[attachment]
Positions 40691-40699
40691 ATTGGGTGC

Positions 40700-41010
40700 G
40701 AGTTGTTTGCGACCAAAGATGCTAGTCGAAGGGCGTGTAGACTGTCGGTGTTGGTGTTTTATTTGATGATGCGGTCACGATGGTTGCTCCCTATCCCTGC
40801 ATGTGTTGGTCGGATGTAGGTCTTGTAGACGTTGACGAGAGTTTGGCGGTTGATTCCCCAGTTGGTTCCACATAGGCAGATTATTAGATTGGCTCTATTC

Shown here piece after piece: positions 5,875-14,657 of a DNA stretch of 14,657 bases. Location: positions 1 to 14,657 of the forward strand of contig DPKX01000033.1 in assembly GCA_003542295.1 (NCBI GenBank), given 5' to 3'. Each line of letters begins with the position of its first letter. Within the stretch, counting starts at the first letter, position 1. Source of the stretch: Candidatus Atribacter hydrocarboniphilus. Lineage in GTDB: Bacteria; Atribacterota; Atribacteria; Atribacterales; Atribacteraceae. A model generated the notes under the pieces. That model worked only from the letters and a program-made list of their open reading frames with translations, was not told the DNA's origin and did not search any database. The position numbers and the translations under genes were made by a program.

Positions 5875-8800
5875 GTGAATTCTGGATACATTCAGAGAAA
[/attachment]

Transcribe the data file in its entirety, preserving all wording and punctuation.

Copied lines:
Positions 40691-40699
40691 ATTGGGTGC

Positions 40700-41010
40700 G
40701 AGTTGTTTGCGACCAAAGATGCTAGTCGAAGGGCGTGTAGACTGTCGGTGTTGGTGTTTTATTTGATGATGCGGTCACGATGGTTGCTCCCTATCCCTGC
40801 ATGTGTTGGTCGGATGTAGGTCTTGTAGACGTTGACGAGAGTTTGGCGGTTGATTCCCCAGTTGGTTCCACATAGGCAGATTATTAGATTGGCTCTATTC

Shown here piece after piece: positions 5,875-14,657 of a DNA stretch of 14,657 bases. Location: positions 1 to 14,657 of the forward strand of contig DPKX01000033.1 in assembly GCA_003542295.1 (NCBI GenBank), given 5' to 3'. Each line of letters begins with the position of its first letter. Within the stretch, counting starts at the first letter, position 1. Source of the stretch: Candidatus Atribacter hydrocarboniphilus. Lineage in GTDB: Bacteria; Atribacterota; Atribacteria; Atribacterales; Atribacteraceae. A model generated the notes under the pieces. That model worked only from the letters and a program-made list of their open reading frames with translations, was not told the DNA's origin and did not search any database. The position numbers and the translations under genes were made by a program.

Positions 5875-8800
5875 GTGAATTCTGGATACATTCAGAGAAA